Developing Reading Skills through Sight Words

What are sight words? Sight words are words which are frequently used, referred to as high frequency words. Examples found in the previous two sentences include ‘what’, ‘are’, ‘words’, ‘which’, ‘to’ and ‘as’.

As you would have discovered, there is usually no sound phonetical approach to learning to read sight words. What do I mean by that? If you try to read ‘what’ based on the sound combinations that help you read the word ‘that’, you would find it utterly hopeless.

One of the more frequently used approach to teaching sight words is teaching the children via high frequency exposure modes such as the use of flash cards, songs, computer-assisted programs so that your arms do not break moving flash cards and reading literacy programs such as the Ladybird series. The aim is to expose the children repeatedly to these words on their own and subsequently in books such as those in the Ladybird series so that the children’s brains can pick and store them up, hence recognize them by ‘sight’.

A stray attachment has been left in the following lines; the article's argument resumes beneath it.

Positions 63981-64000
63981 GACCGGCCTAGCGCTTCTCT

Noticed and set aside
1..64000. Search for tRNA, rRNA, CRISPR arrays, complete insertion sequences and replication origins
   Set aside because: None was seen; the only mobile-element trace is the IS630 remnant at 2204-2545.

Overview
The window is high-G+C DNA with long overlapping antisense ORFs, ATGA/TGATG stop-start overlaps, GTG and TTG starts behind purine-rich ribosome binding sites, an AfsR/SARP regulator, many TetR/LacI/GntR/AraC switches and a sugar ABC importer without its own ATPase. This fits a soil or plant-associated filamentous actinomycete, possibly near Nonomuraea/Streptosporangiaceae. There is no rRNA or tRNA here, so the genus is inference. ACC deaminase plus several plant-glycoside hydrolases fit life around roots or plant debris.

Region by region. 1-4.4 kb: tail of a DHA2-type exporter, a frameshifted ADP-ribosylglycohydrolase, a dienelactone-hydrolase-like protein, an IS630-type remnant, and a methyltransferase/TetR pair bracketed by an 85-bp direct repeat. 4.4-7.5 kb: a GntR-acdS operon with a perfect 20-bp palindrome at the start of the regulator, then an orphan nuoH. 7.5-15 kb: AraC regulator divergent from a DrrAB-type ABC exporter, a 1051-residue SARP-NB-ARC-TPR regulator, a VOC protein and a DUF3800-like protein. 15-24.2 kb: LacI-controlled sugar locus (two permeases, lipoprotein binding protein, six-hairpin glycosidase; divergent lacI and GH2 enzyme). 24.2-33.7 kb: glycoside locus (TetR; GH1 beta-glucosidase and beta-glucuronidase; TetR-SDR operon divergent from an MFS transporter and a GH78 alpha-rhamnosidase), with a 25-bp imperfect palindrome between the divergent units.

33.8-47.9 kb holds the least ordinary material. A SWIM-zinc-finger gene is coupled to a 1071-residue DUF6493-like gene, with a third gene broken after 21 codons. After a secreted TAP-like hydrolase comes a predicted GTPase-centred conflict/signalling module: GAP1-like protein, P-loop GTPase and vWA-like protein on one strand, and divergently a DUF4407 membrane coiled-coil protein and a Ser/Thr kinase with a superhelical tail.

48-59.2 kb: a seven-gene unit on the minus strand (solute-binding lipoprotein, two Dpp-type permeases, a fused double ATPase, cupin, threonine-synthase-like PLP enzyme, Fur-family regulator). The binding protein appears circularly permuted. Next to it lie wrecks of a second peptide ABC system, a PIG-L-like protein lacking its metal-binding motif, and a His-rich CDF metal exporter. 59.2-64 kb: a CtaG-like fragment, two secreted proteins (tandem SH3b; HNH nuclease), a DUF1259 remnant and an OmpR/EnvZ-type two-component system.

Try adding an item to these words: pig, big, jig. Just one look at each item and then together, and you will know be able to add the word ‘dig’ or ‘fig’. These are NOT sight words although some are frequently used words. They are grouped together phonetically. However, certain sight word lists would include ‘big’ and such because they are frequently used in conversations, especially by children.

Try using a single item to illustrate these words: eat, am, to, I, him. Whichever item you put to those words will keep me guessing what word is wanted. If ‘I’ am a girl, you cannot use a picture of a boy. Even if you use a girl pointing at herself, I may think of the word ‘girl’, ‘myself’, ‘thumb’ and never ‘I’! Eat, am, to, I, him – these are sight words.

Sight words can be any part of speech other than nouns, such as adjectives, adverbs, conjunctions, prepositions, pronouns and verbs as they cannot be illustrated using pictures alone.

You may have heard of the Dolch List. The Dolch List is a list of the 220 most frequently used words in the English vocabulary and they are all sight words. A printable version exists on the link at

Once a child manages this list, he can make out simple sentences such as ‘I am small.’ However, knowing to read these sight words need not mean understanding them at all. An amulgated approach would be needed to teach children to understand anything they can read – that is another challenging topic by itself!